We are, according to Hauke, dealing with a theology that “presents opportunities for the Church, but that also poses a preeminent danger, which pertains to the substance of being human and of Christian belief.” In an ironic way, Hauke is making clear that we are dealing with an extensive and influential group of people who usually call themselves Catholic, who identify their writings as Catholic theology, and who occupy many Church positions and instructional positions. They are, however, not only not orthodox but, for the most part, not Christian in any recognizable sense.
Speaking of certain types of feminism, John Paul II once said: “It is not merely a matter of some people claiming the right for women to be admitted to the ordained priesthood. Where this issue is carried to extremes, the Christian religion is itself in danger of being undermined. Sometimes forms of nature worship and the celebration of myths and symbols take the place of the worship of God revealed in Jesus Christ. Unfortunately, this type of feminism is encouraged by some people within the Church, including some religious whose opinions, attitudes, and behavior no longer correspond with what is taught by the gospel and the Church. As pastors, we must oppose individuals and groups holding such opinions.”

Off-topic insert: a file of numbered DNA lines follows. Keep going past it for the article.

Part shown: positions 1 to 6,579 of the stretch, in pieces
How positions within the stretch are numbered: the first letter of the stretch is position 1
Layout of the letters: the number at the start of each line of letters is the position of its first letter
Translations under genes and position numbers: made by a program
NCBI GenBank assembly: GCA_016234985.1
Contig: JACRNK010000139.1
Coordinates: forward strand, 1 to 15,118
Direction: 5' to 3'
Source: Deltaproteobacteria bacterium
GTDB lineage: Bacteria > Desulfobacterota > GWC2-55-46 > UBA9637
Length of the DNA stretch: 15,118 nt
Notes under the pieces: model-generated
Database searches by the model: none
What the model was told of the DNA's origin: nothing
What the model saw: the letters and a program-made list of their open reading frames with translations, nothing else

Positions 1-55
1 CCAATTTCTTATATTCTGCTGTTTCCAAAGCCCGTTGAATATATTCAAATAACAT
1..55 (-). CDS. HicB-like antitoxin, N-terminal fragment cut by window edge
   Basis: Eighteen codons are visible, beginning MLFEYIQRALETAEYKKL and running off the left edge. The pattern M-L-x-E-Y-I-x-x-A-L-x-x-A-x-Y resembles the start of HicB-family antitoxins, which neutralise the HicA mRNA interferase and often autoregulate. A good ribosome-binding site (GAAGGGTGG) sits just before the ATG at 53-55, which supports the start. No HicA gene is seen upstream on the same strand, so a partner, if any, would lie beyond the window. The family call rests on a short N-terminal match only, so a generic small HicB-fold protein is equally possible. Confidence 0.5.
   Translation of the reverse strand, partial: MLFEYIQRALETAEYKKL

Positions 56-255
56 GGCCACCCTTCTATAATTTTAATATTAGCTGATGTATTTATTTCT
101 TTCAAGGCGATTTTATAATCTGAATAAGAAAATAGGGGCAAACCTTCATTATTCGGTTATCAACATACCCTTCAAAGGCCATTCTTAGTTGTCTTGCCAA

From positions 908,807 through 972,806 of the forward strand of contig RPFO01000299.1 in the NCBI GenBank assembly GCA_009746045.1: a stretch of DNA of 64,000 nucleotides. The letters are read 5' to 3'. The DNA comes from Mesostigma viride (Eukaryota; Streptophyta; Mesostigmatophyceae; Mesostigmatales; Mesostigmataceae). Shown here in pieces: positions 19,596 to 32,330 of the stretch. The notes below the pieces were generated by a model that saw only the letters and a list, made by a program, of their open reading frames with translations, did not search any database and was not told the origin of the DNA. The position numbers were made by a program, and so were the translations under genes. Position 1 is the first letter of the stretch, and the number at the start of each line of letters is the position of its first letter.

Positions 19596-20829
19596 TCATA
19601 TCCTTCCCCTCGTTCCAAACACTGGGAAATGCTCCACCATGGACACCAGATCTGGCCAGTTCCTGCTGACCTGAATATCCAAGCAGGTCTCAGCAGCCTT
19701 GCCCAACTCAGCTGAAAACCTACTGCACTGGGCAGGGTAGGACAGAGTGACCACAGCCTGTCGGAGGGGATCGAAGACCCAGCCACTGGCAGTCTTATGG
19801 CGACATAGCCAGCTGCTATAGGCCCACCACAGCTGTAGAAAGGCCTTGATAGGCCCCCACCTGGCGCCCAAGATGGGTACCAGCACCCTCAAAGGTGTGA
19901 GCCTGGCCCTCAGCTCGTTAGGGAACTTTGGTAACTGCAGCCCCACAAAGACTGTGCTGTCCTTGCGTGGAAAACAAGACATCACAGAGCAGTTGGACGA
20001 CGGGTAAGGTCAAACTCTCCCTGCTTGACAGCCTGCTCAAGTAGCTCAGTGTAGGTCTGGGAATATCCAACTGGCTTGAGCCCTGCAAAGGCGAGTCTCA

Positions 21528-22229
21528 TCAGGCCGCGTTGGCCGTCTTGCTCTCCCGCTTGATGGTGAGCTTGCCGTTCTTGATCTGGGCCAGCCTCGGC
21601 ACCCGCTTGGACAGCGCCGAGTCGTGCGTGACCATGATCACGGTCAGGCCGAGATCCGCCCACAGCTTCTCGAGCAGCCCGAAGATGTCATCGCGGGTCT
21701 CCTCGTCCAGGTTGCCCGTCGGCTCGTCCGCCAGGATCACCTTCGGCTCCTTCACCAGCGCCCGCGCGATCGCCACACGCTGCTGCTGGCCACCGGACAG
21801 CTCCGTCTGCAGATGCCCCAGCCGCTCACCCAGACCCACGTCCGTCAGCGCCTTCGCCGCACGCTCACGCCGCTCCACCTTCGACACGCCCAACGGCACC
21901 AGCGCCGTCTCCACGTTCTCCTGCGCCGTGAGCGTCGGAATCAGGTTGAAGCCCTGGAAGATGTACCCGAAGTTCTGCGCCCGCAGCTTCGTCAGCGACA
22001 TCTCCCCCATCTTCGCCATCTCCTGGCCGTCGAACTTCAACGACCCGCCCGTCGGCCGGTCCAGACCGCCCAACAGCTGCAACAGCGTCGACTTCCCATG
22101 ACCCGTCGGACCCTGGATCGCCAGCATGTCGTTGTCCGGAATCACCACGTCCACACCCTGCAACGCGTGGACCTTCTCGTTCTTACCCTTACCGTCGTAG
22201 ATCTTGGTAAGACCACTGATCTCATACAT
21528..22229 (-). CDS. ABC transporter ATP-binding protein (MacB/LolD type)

One significant question is whether the word “feminism” can be rescued. Those now in possession of the word are not likely to subscribe very readily to the Pope's view that ‘in civil society and in the Church too, the fact that women are equal and different has to be recognized.” Nor are they likely to agree that “the true promotion of women consists in promoting them to that which is proper to them and suited to them as women-that is, as creatures different from men.”
There seems to be a new recognition in society of the innate differences between men and women and the need to find an approach to human life that recognizes and builds on those differences. The Church certainly could help in that task. To do so, however, modern Catholics will have to recognize and understand feminist theology, its preponderant role in so many Church situations, and what it leads to. For this, Hauke's book is, for the moment, the best source available.
Steve Clark writes from Dexter, Mich.
- January 25, 1998